Photo:An example microgrid controller hardware-in-the-loop testbed with real microgrid controller, PV controller and ESS controller interfaced in testbed with simulation of converters, protection systems and rest of network..
The Benefits of Microgrid Hardware-in-the-Loop Testing
Haun has pointed out the major benefits of model-based system engineering and a microgrid Hardware-in-the-Loop simulation testbed.
1) Manage Control Complexity and Interoperability
Most microgrid projects today require system integrators to coordinate old and new assets in a microgrid. As smart inverters and cyber-physical components grow more complex, these assets require sophisticated controls to manage control complexity and interoperability.
Using C-HIL testing early in the design process and throughout the lifecycle shows a 38% reduction in number of software bugs and 60% cost reduction in fixing bugs according to VDC Research.
2) High-Fidelity Models
Haun mentioned the need for high-fidelity models that can accurately replicate various operational conditions and allow his team to showcase their product solutions.
“We’ve used hardware-in-the-loop solutions in order to replicate a variety of situations that we can then show how our products solves.
C-HIL enables Haun’s team to create high-fidelity models through real-time simulation of a microgrid power stage interfaced with real microgrid controllers, protection relays, and DER inverter controls.
3) More Test Coverage
Integrators are not limited by power and space in a physical lab. This allows for greater test coverage of customizable models in which to test system components resulting in more accurate output.
These changes can be safely modeled and observed in real-time simulation before controls integration to the power system. The model-based environment is especially important in testing system transition due to the risk of shutting down mid-switch from grid to inverter.
4) Reduce Time to Market
Since simulations can provide constructive feedback faster than traditional lab testing, new features and functionalities can be introduced much more rapidly.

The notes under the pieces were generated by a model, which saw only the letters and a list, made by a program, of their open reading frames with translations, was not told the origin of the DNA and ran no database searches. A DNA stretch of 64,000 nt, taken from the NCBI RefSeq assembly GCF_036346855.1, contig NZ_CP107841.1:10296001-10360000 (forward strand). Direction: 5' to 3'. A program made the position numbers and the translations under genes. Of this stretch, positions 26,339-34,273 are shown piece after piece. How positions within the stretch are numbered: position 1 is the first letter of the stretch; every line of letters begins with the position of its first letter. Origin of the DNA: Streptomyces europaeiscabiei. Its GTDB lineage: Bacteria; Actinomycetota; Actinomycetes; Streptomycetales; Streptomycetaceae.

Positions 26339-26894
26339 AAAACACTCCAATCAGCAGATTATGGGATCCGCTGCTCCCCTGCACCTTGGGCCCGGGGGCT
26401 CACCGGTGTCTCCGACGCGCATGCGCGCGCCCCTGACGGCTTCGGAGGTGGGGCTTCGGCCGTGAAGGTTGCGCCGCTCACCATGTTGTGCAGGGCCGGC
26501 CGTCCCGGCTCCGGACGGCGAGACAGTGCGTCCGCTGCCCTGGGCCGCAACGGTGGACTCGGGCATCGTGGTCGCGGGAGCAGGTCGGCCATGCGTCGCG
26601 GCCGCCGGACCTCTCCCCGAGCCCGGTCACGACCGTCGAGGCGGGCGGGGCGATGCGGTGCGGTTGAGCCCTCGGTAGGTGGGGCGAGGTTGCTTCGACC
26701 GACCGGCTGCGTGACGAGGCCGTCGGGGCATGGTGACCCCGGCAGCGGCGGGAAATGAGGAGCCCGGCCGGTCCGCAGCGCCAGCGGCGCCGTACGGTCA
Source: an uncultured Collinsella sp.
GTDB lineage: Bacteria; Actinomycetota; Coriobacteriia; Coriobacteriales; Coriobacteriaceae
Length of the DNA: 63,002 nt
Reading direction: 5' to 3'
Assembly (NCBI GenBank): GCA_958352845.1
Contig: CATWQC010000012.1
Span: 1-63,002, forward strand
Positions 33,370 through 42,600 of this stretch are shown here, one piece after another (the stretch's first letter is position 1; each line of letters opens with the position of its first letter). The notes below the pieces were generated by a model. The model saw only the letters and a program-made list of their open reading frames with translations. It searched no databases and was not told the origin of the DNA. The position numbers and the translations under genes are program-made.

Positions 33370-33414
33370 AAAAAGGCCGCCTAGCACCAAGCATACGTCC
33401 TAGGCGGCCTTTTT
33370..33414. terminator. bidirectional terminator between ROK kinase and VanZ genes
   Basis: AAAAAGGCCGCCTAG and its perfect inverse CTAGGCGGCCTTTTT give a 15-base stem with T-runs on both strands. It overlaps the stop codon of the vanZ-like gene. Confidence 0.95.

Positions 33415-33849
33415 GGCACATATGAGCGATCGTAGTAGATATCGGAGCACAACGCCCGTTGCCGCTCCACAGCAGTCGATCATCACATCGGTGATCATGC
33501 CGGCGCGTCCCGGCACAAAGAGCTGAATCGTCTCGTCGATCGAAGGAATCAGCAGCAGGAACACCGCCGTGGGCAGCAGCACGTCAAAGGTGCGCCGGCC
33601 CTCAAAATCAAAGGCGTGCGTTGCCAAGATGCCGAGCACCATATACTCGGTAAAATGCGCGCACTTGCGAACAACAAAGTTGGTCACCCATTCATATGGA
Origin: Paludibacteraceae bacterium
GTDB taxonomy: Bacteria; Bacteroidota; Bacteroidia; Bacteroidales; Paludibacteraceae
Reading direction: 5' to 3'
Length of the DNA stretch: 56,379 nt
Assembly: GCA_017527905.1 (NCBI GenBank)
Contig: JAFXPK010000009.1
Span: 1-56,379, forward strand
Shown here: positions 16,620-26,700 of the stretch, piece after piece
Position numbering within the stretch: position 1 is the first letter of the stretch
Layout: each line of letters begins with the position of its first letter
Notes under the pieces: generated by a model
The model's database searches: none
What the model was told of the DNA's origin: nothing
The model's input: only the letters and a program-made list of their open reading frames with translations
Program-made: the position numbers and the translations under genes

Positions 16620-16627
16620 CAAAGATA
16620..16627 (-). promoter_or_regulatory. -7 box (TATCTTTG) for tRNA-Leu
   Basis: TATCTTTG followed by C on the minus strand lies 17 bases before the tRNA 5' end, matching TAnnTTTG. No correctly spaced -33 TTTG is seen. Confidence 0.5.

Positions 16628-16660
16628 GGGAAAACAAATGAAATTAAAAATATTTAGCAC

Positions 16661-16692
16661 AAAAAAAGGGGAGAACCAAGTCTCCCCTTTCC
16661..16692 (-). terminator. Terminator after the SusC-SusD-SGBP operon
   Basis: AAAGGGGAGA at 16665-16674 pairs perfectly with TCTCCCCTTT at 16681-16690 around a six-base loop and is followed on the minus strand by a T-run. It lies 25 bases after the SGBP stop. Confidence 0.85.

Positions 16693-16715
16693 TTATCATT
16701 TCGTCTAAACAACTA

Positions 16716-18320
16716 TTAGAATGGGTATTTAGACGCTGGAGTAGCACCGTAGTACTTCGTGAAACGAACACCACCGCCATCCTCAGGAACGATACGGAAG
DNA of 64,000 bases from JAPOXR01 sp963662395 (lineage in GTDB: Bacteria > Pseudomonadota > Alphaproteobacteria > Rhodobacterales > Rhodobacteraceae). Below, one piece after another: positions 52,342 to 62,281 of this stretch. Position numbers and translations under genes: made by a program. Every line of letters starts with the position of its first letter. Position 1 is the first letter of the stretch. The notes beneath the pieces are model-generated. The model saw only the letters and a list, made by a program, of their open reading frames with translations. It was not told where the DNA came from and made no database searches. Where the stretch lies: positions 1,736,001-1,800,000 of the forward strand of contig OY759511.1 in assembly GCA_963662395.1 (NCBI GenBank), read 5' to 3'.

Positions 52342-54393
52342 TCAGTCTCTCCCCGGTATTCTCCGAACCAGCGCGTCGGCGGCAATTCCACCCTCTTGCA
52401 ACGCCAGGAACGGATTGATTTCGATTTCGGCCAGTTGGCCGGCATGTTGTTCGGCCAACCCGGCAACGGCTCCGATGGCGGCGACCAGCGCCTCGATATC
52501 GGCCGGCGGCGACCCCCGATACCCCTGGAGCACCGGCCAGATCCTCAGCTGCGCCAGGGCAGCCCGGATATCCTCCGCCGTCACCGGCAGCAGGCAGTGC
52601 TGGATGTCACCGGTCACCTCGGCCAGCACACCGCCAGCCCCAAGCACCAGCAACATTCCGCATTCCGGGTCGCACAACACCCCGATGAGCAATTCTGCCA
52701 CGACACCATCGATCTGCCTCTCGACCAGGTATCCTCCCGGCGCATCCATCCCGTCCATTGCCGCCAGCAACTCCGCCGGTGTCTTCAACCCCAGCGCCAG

Moreover, relying on flexible and high-fidelity digital testing of the system reduces necessary man hours by 20-30% on average, according to Qiang Fu, regional technology manager at Eaton.
5) Life-cycle Maintenance
A microgrid’s operation and maintenance requirements change over time, as the system is continually upgraded.
Through HIL and C-HIL, a digital twin is used to test upgrades before deployment, test for interoperability issues, troubleshoot, and optimize solutions without risking equipment damage or operation disruption onsite.
“So you're running both the hardware and software digital twin of the environment online for testing purposes.
Systems can be tested via digital twin for risk of tripping devices, going offline, shutting down in transition.
Photo: How model-based engineering can help design, validate, and test microgrid controls throughout entire lifecycle of the microgrid project..
Final Takeaway – One Tool from Design to Commissioning
System integrators face several challenges when designing and testing power system controls. These challenges include costly power lab testing, control interoperability, and model fidelity that can accurately recreate system faults and power quality issues. Moreover, accurate analysis of costs and ROI also pose hurdles for microgrid project design and commissioning.
Schneider Electric overcomes these challenges by relying on model-based engineering and microgrid controller hardware-in-the-loop testing. The main benefits of this approach are faster innovation, guaranteed control interoperability, reduced man hours, reduced time to market and greater test coverage.
System integrators can use a microgrid hardware-in-the-loop testbed throughout the entire microgrid project lifecycle from design to post-commisioning. This enables them to build a much better microgrid.